Dear Dr. Goodhook,
I have interviewed with several hospitals, but I haven’t made a decision where to practice yet. I think my decision would be easier if I knew more specifics about each potential job, including income, benefits and other agreements.
My plan is to request a contract from each potential employer, then compare them to see which one is the best. As long as I don’t sign a contract before I’m ready to commit, this shouldn’t be a problem, right?
Do you have any advice?
Undecided in Utah
It appears you’ve been woefully misinformed. Contracts are not wigs, and you cannot try them on until you discover the one that “fits.”
Apparently you’ve received multiple offers. Good for you! But unless you intend to smash your budding doctor career into the ground by way of your own boot, I suggest you to heed the following advice.
Contracts are Not for Collecting
In order to acquire contracts from multiple employers, you’d essentially have to lie. That’s because it isn’t customary for the issue of a contract to arise until you are completely prepared to accept an offer.
Once you receive an offer letter from an employer, you should never request a contract until you are certain you are ready to accept the job. Period.
Asking for a contract indicates that you are accepting a position, and the employer stops interviewing. Even though your John Hancock isn’t written on the dotted line, it is still a binding agreement.
Say you do try this tactic — you collect multiple contracts, and keep the employers waiting with your “review” so that you have time to compare them. Though favorable timing for such a scheme is quite unlikely, it is an incredibly unwise move. If one of the employers discovers you accept a position with another hospital, you will burn bridges for future opportunities.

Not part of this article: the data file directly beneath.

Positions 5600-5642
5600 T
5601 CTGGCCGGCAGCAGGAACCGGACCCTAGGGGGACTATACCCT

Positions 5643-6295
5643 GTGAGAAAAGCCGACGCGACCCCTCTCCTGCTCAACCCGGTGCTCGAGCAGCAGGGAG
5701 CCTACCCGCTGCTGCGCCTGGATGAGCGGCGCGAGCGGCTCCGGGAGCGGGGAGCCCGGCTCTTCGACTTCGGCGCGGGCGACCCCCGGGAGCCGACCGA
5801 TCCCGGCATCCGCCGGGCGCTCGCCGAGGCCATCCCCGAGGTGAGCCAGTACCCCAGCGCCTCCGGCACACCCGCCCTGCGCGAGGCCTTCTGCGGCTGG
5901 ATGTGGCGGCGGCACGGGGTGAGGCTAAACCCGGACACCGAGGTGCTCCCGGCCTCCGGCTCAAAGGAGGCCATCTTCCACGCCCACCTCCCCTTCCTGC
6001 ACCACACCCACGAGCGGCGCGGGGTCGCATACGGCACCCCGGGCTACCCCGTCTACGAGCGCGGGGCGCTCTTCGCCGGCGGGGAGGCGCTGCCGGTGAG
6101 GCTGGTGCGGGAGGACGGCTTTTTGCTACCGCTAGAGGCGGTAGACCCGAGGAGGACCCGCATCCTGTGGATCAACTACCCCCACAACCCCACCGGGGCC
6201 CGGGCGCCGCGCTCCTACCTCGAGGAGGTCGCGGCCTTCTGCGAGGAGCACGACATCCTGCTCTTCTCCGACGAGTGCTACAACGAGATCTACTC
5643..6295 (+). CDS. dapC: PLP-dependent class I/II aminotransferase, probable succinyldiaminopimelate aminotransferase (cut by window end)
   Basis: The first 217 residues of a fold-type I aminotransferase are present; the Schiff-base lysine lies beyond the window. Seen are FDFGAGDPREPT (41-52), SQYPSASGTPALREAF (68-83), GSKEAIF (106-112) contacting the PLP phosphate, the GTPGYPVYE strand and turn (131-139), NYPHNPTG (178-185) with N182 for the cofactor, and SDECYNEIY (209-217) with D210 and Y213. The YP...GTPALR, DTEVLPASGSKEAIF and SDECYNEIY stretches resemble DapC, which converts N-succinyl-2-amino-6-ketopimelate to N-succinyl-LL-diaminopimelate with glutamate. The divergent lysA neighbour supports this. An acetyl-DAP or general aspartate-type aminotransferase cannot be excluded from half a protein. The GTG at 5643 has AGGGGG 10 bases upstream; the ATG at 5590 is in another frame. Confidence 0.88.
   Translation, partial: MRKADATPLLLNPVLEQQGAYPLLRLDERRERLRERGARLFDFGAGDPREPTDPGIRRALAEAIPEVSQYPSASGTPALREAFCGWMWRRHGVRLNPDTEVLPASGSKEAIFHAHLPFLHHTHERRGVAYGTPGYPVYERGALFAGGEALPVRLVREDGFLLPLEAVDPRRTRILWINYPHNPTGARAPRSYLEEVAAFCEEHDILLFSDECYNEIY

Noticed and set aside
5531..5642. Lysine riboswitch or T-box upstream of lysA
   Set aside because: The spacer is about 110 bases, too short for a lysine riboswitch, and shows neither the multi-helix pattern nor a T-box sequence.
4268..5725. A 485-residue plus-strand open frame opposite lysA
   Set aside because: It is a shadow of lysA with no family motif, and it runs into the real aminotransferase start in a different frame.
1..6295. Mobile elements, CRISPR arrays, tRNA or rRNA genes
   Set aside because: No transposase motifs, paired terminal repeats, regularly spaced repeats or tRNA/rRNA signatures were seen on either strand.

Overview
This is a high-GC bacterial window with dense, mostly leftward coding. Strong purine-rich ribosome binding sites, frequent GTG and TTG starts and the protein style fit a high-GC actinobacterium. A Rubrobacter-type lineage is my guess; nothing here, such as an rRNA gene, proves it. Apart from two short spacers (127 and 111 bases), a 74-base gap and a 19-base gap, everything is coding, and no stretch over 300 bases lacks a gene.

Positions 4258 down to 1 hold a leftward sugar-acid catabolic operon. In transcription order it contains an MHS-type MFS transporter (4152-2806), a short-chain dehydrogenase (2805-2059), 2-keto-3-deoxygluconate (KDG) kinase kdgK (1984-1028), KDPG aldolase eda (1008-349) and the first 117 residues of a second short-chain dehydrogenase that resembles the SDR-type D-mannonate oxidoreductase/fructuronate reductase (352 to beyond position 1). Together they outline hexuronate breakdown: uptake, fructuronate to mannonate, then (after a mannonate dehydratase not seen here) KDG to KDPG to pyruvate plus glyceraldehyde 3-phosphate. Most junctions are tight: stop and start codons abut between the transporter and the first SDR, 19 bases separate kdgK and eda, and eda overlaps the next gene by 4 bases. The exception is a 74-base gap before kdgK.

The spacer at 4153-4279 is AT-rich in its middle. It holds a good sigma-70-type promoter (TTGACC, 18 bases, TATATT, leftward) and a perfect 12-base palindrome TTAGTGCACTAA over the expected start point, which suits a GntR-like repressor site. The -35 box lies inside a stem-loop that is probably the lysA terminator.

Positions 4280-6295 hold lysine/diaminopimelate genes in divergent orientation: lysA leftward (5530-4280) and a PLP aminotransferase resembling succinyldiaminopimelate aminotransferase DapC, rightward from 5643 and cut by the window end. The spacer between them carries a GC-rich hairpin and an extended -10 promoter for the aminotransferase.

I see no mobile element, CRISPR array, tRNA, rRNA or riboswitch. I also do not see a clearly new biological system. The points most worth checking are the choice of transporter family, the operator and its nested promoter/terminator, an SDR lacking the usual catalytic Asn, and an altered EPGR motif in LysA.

Besides, you should be able to determine the majority of your work terms, benefits and compensation agreements from your offer letter. A contract is a much more formal agreement, chock full of legalese.
Now that you know your plan isn’t so wise, young physician, let us focus on a smarter approach.
Best doctor career advice: Know When to Negotiate
Order is important!
Negotiations in your contract should be made after you receive your offer letter, and before the contract agreement is sent. Keep in mind that you should never try to renegotiate all of the contract terms, lest you risk embarrassing yourself and postponing your doctor career.
For more tips on contract negotiation as you begin your doctor career, see my post Physician Compensation: The Fine Art of Negotiation.
Seek Legal Counsel
Say you have made negotiations and have a contract in your hand. If you are at all uncomfortable or uncertain, a contract review is in order.
Seek an attorney, but be selective in your search. At minimum, he or she should specialize in contract law. It is advisable to seek the counsel of one who specializes in physician contracts, however.
For more advice on how to select an attorney, visit Stage 8: Contract Negotiations in the Adventures in Medicine Resource Library.
As part of your doctor career, what makes you most apprehensive about the contract negotiation process?
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